Where I write about running, Home Ownership, DIY projects, raising twins, and other Mysteries of Life
Tuesday, February 28, 2012
Can't Run but can still Kick TSR Butt
I'm just itching to get a good long run in: In some ways this foot procedure was more impacting than last year's knee scope. I wasn't able to wear a normal shoe comfortably until Wednesday. Until then I had to wear this stupid shoe pictured below. It wasn't designed to be walked on. The velco straps would only allow me to tighted it so much and I couldn't wear it while driving.
From looking at it, the gaping hole in my foot looks as bad as it did a week ago. If you know what to look for, however, you can see that there has been much improvement. There hasn't been any scapping yet though. Even though the doctor said I should leave the bandage off overnight to air dry, Nightingale override that idea. Therefore I'm stuck with it stinging a little when I walk on it too much.
if the boot fits, wear it as long as you have to
Years of working in Tech Support pays off: One of the very first "tricks" I learned as a Tech Support Engineer for the No-Name Software company was what we refer to as the Push Off. The Push Off is a technique designed to get the customer to back off and go away for a while so you that you get some breathing room. The idea is to ask for something that will require the customer to hang up because they have to option information they do not possess or permission they do not have autonomy to provide themselves. In theory, you are supposed to use the time to fix their problem.
When you engage the Push Off, you should be careful not to insult their intelligence...not too much anyway.
While I did deal with some customers, partners and integrators who were dumber than a box of nic cards, most were smart enough to know when you were BSing them. One particular partner was such a jerk that I convinced him I needed to know whether the version of Word Perfect they were running was Legal or Corporate.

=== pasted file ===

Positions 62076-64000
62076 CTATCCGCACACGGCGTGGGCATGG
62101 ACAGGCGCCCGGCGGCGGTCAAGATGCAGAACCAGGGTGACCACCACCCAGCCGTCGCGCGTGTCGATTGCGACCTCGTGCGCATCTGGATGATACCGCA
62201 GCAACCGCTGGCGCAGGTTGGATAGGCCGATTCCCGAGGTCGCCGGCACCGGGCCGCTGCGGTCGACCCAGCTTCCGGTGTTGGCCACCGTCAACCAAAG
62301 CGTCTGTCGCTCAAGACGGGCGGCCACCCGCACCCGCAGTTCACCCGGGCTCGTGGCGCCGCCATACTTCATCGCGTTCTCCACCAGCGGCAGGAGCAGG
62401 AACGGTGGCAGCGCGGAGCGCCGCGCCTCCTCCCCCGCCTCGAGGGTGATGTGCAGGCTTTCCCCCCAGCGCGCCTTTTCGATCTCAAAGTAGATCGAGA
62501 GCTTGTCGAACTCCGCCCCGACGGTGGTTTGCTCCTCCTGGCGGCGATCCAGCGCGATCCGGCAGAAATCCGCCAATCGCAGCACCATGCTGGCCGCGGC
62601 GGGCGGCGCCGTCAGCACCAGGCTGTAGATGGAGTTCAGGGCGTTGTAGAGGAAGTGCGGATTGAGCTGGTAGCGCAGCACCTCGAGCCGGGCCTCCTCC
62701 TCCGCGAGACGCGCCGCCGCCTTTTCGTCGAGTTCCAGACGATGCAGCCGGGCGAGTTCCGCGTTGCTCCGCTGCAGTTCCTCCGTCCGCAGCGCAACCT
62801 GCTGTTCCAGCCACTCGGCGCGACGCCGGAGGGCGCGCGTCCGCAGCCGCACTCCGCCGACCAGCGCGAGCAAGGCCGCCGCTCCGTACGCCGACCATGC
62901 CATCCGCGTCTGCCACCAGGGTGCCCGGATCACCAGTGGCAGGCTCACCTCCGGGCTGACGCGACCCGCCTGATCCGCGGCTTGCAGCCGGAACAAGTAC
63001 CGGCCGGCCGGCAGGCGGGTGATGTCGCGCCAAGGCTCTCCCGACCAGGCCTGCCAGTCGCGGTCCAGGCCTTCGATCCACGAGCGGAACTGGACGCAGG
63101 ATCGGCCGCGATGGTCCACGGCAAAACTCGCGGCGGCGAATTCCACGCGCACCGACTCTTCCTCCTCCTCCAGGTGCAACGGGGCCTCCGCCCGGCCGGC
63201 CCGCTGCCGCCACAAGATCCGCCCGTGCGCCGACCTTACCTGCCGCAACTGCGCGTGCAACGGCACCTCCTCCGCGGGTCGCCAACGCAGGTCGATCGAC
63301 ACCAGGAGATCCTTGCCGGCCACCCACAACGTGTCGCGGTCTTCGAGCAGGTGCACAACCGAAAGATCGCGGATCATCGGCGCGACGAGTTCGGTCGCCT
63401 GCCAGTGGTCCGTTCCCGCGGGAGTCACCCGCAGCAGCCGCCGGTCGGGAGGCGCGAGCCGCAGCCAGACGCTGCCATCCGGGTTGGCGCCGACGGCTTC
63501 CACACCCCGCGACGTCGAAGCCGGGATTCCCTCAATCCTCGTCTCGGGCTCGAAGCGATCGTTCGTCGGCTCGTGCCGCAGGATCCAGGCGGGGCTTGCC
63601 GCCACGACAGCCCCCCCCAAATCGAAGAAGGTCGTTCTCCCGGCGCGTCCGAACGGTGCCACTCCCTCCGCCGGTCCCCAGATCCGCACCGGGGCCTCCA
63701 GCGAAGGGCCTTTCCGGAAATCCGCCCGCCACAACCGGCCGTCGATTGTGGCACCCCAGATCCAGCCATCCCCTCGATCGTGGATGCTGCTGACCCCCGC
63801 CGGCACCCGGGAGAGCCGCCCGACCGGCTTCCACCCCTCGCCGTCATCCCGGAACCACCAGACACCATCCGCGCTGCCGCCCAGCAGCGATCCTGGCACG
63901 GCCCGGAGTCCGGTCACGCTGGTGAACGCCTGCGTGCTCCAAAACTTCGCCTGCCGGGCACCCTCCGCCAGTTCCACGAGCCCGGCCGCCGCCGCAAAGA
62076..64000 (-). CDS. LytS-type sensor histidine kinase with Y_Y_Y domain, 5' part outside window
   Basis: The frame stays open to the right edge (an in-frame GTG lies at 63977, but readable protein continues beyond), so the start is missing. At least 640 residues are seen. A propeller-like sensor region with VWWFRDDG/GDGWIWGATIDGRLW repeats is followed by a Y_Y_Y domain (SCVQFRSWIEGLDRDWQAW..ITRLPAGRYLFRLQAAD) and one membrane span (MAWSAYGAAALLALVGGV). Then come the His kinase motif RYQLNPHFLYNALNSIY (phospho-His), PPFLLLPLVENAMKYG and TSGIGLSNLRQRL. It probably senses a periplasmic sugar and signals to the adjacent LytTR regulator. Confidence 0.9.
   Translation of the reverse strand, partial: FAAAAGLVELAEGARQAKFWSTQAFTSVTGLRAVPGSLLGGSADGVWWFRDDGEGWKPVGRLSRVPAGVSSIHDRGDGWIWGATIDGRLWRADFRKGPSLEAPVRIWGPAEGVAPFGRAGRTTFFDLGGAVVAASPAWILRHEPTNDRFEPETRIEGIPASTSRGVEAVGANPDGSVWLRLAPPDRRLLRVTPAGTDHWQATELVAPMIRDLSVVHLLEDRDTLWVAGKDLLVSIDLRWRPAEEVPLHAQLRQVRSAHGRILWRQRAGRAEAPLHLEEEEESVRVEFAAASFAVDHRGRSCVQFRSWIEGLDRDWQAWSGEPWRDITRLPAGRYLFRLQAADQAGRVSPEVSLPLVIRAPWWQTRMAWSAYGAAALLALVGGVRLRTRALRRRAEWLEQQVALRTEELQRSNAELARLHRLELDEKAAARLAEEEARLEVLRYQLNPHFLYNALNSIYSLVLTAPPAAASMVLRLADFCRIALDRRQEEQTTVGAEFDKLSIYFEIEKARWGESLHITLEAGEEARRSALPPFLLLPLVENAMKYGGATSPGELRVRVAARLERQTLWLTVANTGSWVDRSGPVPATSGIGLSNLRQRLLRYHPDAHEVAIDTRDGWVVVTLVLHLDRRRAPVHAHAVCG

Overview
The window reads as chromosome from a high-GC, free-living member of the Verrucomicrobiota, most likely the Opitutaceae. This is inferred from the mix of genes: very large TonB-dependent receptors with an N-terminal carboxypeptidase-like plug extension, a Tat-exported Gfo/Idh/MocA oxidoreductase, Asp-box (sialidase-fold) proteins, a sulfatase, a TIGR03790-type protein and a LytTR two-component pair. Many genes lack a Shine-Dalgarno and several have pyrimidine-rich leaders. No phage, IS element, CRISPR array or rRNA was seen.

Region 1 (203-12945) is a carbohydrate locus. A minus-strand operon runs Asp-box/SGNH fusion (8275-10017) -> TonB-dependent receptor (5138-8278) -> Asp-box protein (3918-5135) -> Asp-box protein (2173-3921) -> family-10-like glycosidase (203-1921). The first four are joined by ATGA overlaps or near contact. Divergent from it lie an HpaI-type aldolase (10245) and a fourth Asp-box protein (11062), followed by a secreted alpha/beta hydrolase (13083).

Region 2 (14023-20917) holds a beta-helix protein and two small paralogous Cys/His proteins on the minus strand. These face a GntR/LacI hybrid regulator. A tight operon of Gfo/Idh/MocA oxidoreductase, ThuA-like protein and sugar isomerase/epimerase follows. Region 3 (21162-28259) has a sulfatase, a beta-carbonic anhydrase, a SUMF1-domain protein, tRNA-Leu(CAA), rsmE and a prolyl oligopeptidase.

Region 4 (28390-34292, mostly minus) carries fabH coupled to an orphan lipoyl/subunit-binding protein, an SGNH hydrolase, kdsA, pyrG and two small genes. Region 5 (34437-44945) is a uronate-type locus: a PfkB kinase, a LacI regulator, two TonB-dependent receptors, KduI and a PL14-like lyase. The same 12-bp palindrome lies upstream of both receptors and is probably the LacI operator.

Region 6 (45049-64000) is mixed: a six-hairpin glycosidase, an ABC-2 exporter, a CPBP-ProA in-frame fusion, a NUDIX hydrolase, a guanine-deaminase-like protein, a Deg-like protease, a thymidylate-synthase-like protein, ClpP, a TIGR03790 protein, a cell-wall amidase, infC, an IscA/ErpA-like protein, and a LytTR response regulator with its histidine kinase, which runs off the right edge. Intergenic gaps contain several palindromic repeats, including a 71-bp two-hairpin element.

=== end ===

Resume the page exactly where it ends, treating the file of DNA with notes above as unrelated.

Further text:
Another technique that is used too often is what i call the Misappropriate Resolution. The MR goes something like this: you have an issue and you mention a symptom and the Technical Service Representative (TSR) laches onto the symptom and provides you a resolution or technical article related just to the symptom, not the issue. For instance, say you're printer will not print a particular symbol from a standard keyboard and you mentioned that the ink is missing where it should be printed. They will send you an article about making sure your printer cartridges are full and dust free, etc.
The problem with the MR is that often it creates more work and unnecessarily pisses off the customer. The TSR takes the easy way out for the short term gain of getting the issue off their active pile, but it always comes back. If the TSE would put in a little more work at the front end, the problem would be resolved sooner. Of course since the only penalty is the issue comes back, there is little incentive for the TSR to do a better job.
This week I had someone at Technical Support use both the Push Back and the MR with me. Icarus don't play that game. I emailed the support address and stated my problem very articulately and precisely. and I get a response asking me something they already know the answer to, the name of the domain I purchased. Clearly pushback.
I played along and provided the info, and they came back with the MR. Basically they sent me instructions to do something that had nothing to do with my problem. The counter to the MR is to play dumb. I wrote back and said I didn't understand, all I wanted to do was something so simple, I'm embarassed to be bothering you smart, handsome, supergods of the tech support world. Oh please take pity on me. It took several more volleys of emails to get my resolution but eventually the problem was solved. Now I get to fill out a survey which hopefully affords me the opportunity to tell the company what a bunch of dip-shits they have working for them.